Jesse Green’s feature Sunday in the NYTimes takes stock of the theater-building boom in America, including Dallas’ Charles and Dee Wyly Theater, above. It’s a somewhat belated assessment, given the fact that the theater up-rising has run parallel to the art-museum and concert-hall building booms, and those have garnered a great deal of attention before this. Our major new stages have actually been going up since 2000.
But this is a hinterland phenomenon being evaluated by the Times, so we have to bear a degree of condescension. After citing “dozens of construction projects whose combined tab is approaching $1 billion,” Mr. Green quips about the size of the donors’ names on the marquee in Philadelphia (as if Manhattan did not enjoy the American Airlines Theater and, my personal favorite, the Snapple Theater). He sneers lightly at the resemblance of the theater’s new, comfortable amenities to those of a suburban bookstore (one prefers the classic, cramped seating in Broadway houses, not to mention their bladder-bursting restroom accommodations). And after quoting Philly dignitaries about how “arts and culture are at the heart of what makes a city work,” Mr. Green marvels drily, “They might have been dedicating a shiny new stadium or water-treatment plant.”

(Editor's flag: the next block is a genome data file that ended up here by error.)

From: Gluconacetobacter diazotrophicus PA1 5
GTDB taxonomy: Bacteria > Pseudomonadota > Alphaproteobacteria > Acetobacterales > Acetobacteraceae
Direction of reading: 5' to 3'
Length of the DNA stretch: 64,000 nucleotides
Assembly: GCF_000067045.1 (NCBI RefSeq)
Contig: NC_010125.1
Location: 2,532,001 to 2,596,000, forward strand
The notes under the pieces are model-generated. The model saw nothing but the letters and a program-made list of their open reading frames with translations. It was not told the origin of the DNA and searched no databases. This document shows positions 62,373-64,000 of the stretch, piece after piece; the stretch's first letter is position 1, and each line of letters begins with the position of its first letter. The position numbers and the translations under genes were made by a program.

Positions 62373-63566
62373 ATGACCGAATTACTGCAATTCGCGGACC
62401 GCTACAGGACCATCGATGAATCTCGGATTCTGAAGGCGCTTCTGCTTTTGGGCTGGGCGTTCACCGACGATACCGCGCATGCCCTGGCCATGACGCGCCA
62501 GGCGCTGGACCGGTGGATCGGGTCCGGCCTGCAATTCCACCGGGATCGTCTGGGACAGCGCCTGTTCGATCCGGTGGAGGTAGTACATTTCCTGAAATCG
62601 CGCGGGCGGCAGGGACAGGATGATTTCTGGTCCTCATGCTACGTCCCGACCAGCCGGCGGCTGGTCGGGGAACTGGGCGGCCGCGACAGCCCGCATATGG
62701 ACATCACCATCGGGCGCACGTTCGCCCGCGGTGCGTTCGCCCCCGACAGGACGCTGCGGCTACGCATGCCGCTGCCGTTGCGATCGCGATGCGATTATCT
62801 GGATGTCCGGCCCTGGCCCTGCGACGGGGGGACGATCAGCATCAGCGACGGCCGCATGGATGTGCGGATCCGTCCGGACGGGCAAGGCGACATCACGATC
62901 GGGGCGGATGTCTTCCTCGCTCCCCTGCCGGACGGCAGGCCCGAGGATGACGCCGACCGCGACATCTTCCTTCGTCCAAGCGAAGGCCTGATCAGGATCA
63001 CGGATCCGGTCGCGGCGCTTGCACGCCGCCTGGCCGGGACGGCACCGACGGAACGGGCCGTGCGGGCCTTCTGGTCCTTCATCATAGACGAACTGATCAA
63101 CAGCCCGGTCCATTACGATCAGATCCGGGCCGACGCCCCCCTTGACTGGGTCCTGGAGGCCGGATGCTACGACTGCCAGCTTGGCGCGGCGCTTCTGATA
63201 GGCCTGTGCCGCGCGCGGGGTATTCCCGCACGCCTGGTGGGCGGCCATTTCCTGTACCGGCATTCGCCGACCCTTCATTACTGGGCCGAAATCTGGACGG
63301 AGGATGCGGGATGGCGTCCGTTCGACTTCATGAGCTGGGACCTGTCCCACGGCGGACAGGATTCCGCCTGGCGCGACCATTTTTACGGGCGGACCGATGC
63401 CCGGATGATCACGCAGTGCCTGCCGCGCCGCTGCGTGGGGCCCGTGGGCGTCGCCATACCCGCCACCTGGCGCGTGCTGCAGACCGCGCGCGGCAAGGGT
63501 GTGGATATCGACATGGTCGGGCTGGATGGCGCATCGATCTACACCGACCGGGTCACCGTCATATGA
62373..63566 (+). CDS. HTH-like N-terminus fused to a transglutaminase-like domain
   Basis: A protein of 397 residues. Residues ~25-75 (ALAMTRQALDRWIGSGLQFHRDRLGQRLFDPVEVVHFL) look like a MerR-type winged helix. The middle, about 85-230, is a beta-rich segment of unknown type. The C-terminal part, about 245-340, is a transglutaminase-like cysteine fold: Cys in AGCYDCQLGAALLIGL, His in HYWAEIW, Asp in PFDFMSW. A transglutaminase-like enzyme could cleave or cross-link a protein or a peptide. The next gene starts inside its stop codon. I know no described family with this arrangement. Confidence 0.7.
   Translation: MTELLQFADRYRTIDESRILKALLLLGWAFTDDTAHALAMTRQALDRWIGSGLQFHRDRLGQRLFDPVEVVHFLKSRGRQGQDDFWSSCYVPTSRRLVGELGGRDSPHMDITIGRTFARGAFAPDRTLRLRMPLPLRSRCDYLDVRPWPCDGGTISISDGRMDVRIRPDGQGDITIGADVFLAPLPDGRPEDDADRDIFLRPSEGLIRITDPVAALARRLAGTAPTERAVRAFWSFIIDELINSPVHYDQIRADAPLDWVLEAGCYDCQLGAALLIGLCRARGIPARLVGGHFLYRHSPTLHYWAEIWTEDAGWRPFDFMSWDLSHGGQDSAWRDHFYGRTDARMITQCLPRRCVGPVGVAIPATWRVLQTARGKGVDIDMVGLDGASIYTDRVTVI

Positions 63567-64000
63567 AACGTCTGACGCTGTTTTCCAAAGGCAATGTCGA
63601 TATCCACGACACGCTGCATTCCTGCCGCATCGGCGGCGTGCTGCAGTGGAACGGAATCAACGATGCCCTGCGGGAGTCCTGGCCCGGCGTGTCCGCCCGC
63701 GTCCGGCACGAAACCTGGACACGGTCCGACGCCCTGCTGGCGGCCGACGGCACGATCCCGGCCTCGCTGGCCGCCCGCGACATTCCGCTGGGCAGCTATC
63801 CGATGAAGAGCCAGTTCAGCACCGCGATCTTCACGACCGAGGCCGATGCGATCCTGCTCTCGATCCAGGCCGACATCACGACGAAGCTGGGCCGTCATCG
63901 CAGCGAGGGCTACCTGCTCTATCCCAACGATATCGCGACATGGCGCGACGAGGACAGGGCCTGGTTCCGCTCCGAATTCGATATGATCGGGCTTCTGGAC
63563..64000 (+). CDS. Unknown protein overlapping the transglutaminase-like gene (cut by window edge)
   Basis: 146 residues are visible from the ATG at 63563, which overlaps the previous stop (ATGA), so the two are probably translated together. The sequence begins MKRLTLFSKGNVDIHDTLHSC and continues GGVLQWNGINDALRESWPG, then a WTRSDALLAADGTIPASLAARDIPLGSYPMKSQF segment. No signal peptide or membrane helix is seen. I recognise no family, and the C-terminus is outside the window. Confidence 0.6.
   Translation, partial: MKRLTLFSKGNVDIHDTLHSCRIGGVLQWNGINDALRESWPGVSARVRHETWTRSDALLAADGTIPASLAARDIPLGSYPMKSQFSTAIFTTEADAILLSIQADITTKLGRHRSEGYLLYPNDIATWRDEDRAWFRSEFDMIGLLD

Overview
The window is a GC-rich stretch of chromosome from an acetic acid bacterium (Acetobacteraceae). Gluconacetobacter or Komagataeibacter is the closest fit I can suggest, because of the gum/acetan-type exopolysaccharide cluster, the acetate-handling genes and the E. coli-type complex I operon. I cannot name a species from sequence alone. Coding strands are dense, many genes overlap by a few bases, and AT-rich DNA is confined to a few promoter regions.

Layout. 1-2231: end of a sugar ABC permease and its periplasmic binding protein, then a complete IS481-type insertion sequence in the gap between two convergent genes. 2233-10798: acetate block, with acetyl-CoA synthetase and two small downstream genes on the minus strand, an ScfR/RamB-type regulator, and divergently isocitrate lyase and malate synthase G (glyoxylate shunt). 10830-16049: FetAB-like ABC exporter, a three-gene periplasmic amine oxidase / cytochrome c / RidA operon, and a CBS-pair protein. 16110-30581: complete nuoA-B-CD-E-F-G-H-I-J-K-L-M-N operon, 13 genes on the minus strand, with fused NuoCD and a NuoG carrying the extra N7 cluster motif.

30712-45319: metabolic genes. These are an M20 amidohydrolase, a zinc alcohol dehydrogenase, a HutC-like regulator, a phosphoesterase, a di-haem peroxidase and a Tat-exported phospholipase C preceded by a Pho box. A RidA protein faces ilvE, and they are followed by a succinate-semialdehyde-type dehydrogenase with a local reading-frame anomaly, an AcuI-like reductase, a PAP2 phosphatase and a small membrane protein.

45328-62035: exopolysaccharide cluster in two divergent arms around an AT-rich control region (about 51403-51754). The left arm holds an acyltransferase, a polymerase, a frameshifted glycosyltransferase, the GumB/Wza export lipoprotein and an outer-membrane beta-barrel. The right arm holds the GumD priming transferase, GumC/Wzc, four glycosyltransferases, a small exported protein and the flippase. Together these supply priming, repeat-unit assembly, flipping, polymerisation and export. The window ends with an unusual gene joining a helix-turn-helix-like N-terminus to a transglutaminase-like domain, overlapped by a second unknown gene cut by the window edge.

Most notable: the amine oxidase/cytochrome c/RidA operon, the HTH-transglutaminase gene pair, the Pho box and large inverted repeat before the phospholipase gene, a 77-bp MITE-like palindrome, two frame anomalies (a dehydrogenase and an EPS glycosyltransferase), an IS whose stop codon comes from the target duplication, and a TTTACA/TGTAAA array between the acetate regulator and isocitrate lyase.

Oh, those rubes.
One can take Mr. Green’s last crack two ways. First, it says that arts and culture are not that vital to making a real city “work.” I disagree, but in any event, does he mean that a stadium is vital? Or second, his crack implies that these hicks get so excited, they celebrate a new theater the same way they go ga-ga for good plumbing.
I don’t know of any major city that has inaugurated a new water-treatment plant with the shutting down of the town’s central thoroughfare and the attendance of the mayor, governor and U. S. senator. But perhaps Mr. Green is more familiar with the celebrations of American sewage processing than I am. As for a city boosterishly falling over itself to greet a new stadium, let us recall the millions spent on (and the national media coverage devoted to ) just the arguments about Manhattan’s now-defunct West Side Stadium. One can’t even imagine the televisual onslaught New York would have inflicted on the rest of the country if the bloody thing had ever been built.
Once past the attitude, however, Mr. Green’s story is actually very good, highly recommended. It’s a thoughtful evaluation of both the promise and the serious dilemmas buildings such as the Dallas Center for the Performing Arts present their cultural group-tenants: Who are these buildings for? And do they fulfill the resident theaters’ mission or do they abandon it? Do they support artists, expand their reach to new audiences, risk new, more daring works — or do they just increase the need to suck up to donors when the fat new electric bill comes due?